Just Say “NO” – The Most Important Word


You have a decision to make. Someone has asked you to do something.

The “something” isn’t important.

Here’s a fact.

You don’t have to do it if you don’t want to.

No, you don’t.

Because if you plan to do it, and you really don’t want to, you’ll fall head first into this Vortex of Anxiety Thinking:

  • What if?
  • How will I?
  • I can’t do this!
  • I Do Not Want to Do This!
  • Why did I ever say I would do this?

I don’t know. Why did you?


Second Guessing

Then the Second Round, an onslaught of racing, ruminating thoughts that go nowhere:

  • Do I want to?
  • Not want to?
  • Am I expected to?
  • I don’t like this idea!
  • I have virtually no interest in this plan!
  • I have a million other things to do that are vitally important!
  • I’m confused, flustered, and now I feel… nauseous. I can’t make a decision about this!

How exhausting. You can’t make a decision, can you? Have you ever wondered why? Is your self-esteem low?


Let’s Get Honest

Let me ask you a question, just you and me. Do you genuinely want to do this thing? Be honest. Why, or why not?

Is that nasty trio of blame, shame and guilt guiding your decision? This is a nasty self-loathing trio that clouds judgement. And debilitates. And if this trio guides you routinely, you better find out why.

Don’t you have a mind of your own? I mean, hello in there!  Why the identity crisis?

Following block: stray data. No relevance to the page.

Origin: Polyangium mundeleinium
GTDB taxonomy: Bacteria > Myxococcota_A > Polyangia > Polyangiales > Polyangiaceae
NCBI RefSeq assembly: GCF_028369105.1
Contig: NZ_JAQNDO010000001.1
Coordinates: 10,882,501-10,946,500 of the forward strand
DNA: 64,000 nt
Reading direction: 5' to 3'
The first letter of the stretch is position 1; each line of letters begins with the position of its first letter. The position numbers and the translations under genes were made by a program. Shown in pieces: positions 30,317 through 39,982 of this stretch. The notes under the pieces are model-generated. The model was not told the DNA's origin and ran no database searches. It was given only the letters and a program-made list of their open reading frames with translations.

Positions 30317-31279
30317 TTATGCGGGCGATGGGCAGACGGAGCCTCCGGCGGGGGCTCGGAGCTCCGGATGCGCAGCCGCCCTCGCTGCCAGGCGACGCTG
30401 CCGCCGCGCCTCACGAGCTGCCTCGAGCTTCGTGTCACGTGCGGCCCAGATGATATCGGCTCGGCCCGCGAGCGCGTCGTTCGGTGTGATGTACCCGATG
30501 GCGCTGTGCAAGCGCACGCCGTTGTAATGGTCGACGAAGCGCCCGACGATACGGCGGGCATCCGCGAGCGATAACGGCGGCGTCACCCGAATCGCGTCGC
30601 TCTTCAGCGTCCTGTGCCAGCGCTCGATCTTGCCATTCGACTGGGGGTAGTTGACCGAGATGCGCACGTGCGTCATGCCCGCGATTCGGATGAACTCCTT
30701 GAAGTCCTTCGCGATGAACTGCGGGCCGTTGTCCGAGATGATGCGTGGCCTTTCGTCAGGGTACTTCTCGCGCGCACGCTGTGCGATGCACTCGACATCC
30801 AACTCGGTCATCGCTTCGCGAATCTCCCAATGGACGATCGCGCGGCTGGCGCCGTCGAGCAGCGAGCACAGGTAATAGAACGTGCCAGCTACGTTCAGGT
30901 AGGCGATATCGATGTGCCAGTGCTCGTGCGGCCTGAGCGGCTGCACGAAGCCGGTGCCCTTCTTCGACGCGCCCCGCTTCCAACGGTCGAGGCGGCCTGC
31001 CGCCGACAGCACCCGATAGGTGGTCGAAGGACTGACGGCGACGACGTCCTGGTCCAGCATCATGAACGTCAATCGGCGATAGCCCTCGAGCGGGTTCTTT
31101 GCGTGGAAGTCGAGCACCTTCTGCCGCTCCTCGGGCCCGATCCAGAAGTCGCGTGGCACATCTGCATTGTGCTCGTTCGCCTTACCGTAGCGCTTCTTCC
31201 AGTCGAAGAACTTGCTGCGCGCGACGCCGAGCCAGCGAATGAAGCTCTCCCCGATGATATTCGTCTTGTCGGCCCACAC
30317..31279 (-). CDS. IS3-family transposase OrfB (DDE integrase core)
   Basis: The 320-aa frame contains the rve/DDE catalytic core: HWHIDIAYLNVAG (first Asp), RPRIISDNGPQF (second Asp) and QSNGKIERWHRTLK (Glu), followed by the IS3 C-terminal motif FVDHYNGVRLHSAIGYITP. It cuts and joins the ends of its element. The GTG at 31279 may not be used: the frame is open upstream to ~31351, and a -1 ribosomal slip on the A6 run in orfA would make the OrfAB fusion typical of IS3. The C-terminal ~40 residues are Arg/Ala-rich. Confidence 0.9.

If something isn’t up your alley, makes you uncomfortable, repulses, overwhelms, can’t be done, demeans, brings on abdominal cramps, truly doesn’t appeal in some way, why are you going to do it?

If you’re in touch with who you are, and what you need, you can take a proud and consistent stand on just about any issue. You won’t be prisoner to the endless whims, whining and (obnoxious) wills of others. You will be Free! Liberated!

Yes, there are times when you have to “do it.” You know those times. It’s the right, ethical and moral thing to do, so you’ll do it.  If you can.

In most cases however, if you don’t want to do it, you can say “No.”

This is pivotal to your feelings of self-worth and mental health.


Say It Assertively

When you say “No,” do so with strength. Do not suck, blow and waver. Just say “No.”

Then straighten those shoulders, chin up, stomach in, squeeze and pull in the buttocks…and move on.

Be aware of (but try to ignore) the paralyzing guilt that you may be feeling the first few times you utter this word. But be clear: guilt has no place here.

Notice the relief, once you’ve made a decision that works for you. Why did you tax your brain in the first place, you’re probably wonder. You knew the right answer from the start!

Why do you feel always feel obligated to please everyone but yourself? Don’t you like yourself?

Imagine a world where you can make your own decisions, like adults are supposed to do, and steer your own boat.

As the word “No” gets easier to say (and it does, with repeated practice) you’ll wonder….why didn’t I love myself sooner? Why did I allow myself to be ruled by the dictates of others, for so long? Oh, there are so many reasons. Read about one biggie, here.

So do it. Say NO. Do it often, do it with head held high. Go on!


Feel Good About It

This is your (short) life to manage, enjoy and navigate.